7. Do some research before you go out –> look at restaurant menus online and see if there are items you can tolerate. It is also a good idea to call the restaurant ahead of time to ask them some questions about the menu and let them know your intolerances (try to call outside of the lunch and dinner rushes).

8. Limit alcoholic beverages to 1-2 drinks –> stick to dry wine and beer but only have a small amount as not only does alcohol affect our guts it also increases appetite and may make you more likely to break your diet if you’re not thinking clearly (like perhaps after a bottle of wine…)

Most importantly, enjoy your food when you get it. Taste the different ingredients and take your time eating your meal because IBS symptoms can be increased if you swallow air.


Having Bowel Troubles?

I have been struggling with GI issues for years now and no one has been able to diagnose it. I’ve gone to my doctor numerous times and just been told I had gas. And although it was true I was having gas and bloating and stomach pain I wanted to know why. After 10 years of dealing with the symptoms with no diagnosis I finally decided to take matters into my own hands. I’ve tried cutting out random foods, I’ve been tested for celiac disease, I’ve had ultrasounds, I’ve been referred to a GI specialist (my appointment is in the Fall a short 6 months from now!!!) and I still haven’t figured out what’s causing the GI symptoms. All my doctor ever tells me is that I’m healthy and it’s likely just IBS (Irritable Bowel Syndrome).

Anyone who can say it’s just IBS has never had IBS symptoms before; which include gas, cramping, abdominal pain, abnormal bowl movements including sudden onset diarrhea and constipation.

Commonly IBS has been diagnosed based on elimination, basically if doctors couldn’t find anything  wrong with your gastrointestinal tract they diagnosed you with IBS. It is now typically defined as symptoms of gas, bloating, abdominal discomfort, that persists for more than 3 months (doesn’t need to be consecutively) without any specific disease diagnoses and abdominal pain is usually relieved by having a bowel movement.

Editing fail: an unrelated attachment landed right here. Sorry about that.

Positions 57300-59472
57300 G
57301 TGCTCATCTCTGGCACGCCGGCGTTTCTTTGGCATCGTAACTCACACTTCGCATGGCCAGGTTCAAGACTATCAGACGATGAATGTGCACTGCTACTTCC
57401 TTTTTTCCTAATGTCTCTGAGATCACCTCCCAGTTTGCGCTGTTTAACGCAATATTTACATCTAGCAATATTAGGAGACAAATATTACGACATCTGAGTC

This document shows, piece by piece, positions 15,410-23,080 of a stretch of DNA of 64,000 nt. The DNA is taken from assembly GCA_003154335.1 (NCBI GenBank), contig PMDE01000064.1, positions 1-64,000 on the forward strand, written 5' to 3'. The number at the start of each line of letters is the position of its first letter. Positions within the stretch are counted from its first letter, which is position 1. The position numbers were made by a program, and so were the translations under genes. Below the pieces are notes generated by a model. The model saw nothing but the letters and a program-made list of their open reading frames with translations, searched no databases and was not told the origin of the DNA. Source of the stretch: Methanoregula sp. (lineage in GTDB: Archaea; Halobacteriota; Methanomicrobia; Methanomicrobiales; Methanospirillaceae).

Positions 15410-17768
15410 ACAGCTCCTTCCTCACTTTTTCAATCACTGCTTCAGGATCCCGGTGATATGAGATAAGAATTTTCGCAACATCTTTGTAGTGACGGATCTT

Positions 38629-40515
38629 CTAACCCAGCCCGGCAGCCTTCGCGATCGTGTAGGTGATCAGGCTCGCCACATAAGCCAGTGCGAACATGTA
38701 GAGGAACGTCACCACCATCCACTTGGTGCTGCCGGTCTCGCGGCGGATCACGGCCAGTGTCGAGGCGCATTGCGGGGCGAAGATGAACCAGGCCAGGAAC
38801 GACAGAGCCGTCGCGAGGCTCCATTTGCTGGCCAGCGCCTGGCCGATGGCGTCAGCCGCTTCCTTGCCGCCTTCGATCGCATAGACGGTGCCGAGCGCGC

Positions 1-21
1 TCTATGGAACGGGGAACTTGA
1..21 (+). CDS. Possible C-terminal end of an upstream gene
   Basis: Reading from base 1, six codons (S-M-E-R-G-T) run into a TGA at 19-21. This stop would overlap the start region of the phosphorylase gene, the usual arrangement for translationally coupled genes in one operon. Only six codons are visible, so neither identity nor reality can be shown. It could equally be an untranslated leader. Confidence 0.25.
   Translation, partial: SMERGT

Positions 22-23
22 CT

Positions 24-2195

The Rome III Diagnostic Criteria define IBS as

Recurrent abdominal pain or discomfort at least 3 days/month in the last
3 months associated with two or more of the following:

  • Improvement with defecation
  • Onset associated with a change in frequency of stool
  • Onset associated with a change in form (appearance) of stool

IBS, although uncomfortable if not managed properly, does not increase one’s risk of developing colon cancer or inflammatory bowel disease and does not specifically damage the intestinal tract.  Symptoms can start at any time but can be triggered by an infection in the intestinal tract, a significant life event or extreme stress.

If you are experiencing IBS symptoms you should speak with your doctor and have your IBS properly diagnosed before trying to treat symptoms on your own. You should also have a colonoscopy to check for any intestinal inflammation or diagnosis of celiac or inflammatory bowel disease. Celiac disease and lactose intolerance are commonly associated with IBS.

IBS is frequently treated by diet, stress relief and sometimes medications (like antidiarreal agents). One of the most widely used and well researched diets to relieve symptoms of IBS came from the Monash University in Australia, the low FODMAP diet. I will be posting my experiences on this diet which I started on Monday. I encourage you to trial this diet if you have been diagnosed with IBS since 75% of people find symptom relief with the diet.  I am a Registered Dietitian therefore I can ensure my diet is balanced all by myself, I encourage you to seek help and advice from a registered dietitian experienced in the low FODMAP diet to help you with proper meal planning as the diet involves eliminating a large amount of foods.

Stay tuned for more posts about what the low FODMAP diet is and my experience on it including some of my trialed recipes including a vegetarian quiche, sheppards pie and even desserts 🙂